Getting paid as a freelancer – 5 key tips for better cash flow

Freelancer working in a coffee shop

I know from personal experience that late payment of invoices can be one of the biggest challenges you face as a freelancer. When your clients are reluctant to pay on time, it doesn’t just put a strain on your customer relationship; it also puts a BIG strain on your bank balance, your cash-flow situation… and the long-term future of your freelance business.

Around half of the UK’s freelancers have considered quitting the self-employed life due to the hassle and financial insecurity of having to chase up late payment.

So, if you’re a freelancer, contractor or digital nomad who’s struggling to get paid, here are a few tips I’ve picked up along the way that will help you get paid faster – and will leave your cash flow looking a little more rosy at the end of the month.

1. Start using online invoicing right now!

If you’re not already using some form of online invoicing then you need to start – and I do mean pronto!

The days of painstakingly typing out each invoice in Word and posting them out manually to your clients are long gone. In the digital age, all of the big cloud accounting providers (you’re recording all your finances online, right?) have online invoicing built in. Xero, QuickBooks and FreeAgent  all let you create branded, professional-looking invoices in your accounting software, so you can quickly email an electronic version of the invoice straight to the client.

There’s no printing, no costly postage costs and you can instantly check if the client’s accounts payable team has opened the invoice. Pretty handy, eh!

If you’re using alternative payment options (more on these in a bit), you can even include a payment button in your e-invoice, making it as easy as possible to get paid.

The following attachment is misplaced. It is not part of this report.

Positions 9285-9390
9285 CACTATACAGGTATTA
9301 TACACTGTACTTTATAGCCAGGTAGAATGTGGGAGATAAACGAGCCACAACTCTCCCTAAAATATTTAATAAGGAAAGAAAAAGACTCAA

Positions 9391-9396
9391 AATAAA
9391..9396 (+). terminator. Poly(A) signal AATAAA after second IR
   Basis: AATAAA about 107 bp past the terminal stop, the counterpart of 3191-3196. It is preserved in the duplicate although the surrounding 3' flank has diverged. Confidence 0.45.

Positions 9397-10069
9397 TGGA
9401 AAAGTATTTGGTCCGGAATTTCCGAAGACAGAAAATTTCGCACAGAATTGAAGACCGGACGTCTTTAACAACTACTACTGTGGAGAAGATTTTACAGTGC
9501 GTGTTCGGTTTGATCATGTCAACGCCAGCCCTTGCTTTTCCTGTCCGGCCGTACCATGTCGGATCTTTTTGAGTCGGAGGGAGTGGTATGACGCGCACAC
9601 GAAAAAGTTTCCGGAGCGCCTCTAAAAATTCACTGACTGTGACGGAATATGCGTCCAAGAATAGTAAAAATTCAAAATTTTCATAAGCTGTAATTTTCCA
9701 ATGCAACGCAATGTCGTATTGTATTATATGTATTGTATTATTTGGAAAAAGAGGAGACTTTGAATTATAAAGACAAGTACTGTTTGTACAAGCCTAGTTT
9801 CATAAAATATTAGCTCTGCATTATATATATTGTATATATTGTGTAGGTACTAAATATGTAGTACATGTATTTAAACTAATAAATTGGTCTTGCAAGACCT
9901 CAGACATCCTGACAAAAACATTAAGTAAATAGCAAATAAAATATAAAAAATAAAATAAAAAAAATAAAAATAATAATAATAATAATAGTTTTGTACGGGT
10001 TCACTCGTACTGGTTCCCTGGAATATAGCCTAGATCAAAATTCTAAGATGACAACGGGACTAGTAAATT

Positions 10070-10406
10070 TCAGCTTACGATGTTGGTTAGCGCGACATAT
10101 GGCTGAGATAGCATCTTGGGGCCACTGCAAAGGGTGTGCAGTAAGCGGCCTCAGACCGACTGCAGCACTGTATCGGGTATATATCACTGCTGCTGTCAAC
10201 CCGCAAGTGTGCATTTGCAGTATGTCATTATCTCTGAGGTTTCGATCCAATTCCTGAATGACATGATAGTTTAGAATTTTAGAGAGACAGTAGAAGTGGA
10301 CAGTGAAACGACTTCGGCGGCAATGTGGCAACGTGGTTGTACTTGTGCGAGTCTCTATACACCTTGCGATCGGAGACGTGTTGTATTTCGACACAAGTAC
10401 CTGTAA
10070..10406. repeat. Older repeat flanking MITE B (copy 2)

2. Get a PO number or job reference if possible

The bigger the company you’re sending the invoice to, the more likely it is they’ll want a PO number quoted on the invoice. Many big finance teams will simply put your invoice to the bottom of the pile if there’s no PO or in-house job reference number shown on the invoice.

Most accounts payable teams will want to see proof that the work you’ve provided has been:

  • properly commissioned, quoted for and agreed upon, and
  • that the cost has been signed off from the relevant budget-holder’s cost centre.

So as soon as your quote has been accepted, or the work has been commissioned, ask your client contact to get you a PO number for the job. Quote this PO clearly in the reference space of your online invoice and attach an electronic copy of the purchase order, if they send you one.

In a nutshell, the more specific and detailed the information you provide on the invoice, the more likely it is the finance team will pass it for payment.

3. Chase the right person for payment

You may have done your design/writing/photography work for the lovely lady in the marketing team, but she’s not the person who actually presses ‘pay’ when it comes to settling your invoice.

Make sure you’re sending the invoice to the right people and you’ll end up being paid a lot faster! I make a habit of emailing the invoice to:

  • the main contact I work with and the person who commissioned the job,
  • AND to their main finance team email address too (ask your contact for the finance/accounts team addy as soon as you’re ready to send an invoice).

By copying in your main contact AND the accounts team, you’re making sure that both parties who are responsible for signing off and paying your bill have seen the invoice. And if the invoice is late, you have a contact for the finance team to start the process of chasing up payment.

US dollar bill

4. Use a more effective payment option